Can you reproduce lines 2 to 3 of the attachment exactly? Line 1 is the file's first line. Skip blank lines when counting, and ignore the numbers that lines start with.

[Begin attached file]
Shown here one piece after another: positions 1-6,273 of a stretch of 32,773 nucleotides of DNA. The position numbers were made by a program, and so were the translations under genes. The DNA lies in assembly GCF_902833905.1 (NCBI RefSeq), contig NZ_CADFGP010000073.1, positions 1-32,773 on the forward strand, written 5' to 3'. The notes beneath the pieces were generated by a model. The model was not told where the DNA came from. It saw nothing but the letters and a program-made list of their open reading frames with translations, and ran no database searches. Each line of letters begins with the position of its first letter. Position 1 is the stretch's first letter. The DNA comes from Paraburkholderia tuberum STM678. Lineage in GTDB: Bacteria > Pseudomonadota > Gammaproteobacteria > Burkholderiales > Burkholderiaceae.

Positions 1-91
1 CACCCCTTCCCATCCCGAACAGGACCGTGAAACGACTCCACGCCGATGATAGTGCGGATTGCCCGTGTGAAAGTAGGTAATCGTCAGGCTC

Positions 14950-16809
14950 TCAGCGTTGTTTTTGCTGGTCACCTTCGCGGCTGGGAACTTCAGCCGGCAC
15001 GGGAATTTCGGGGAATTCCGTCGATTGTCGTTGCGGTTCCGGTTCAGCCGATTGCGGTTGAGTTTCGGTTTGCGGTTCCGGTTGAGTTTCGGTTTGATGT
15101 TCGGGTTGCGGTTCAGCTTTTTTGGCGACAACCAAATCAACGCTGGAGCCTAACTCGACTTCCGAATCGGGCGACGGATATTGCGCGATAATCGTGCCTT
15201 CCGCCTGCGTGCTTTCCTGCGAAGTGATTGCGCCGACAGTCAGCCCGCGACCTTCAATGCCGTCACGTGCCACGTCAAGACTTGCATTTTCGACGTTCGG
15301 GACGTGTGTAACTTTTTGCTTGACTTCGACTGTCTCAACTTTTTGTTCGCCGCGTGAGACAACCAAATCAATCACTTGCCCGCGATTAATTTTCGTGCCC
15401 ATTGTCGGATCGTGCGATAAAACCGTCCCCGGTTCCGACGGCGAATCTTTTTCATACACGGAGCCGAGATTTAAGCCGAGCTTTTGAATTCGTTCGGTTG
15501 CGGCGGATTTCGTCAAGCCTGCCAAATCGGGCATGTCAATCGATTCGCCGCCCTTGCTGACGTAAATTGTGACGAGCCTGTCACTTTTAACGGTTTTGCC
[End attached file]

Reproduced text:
Positions 1-91
1 CACCCCTTCCCATCCCGAACAGGACCGTGAAACGACTCCACGCCGATGATAGTGCGGATTGCCCGTGTGAAAGTAGGTAATCGTCAGGCTC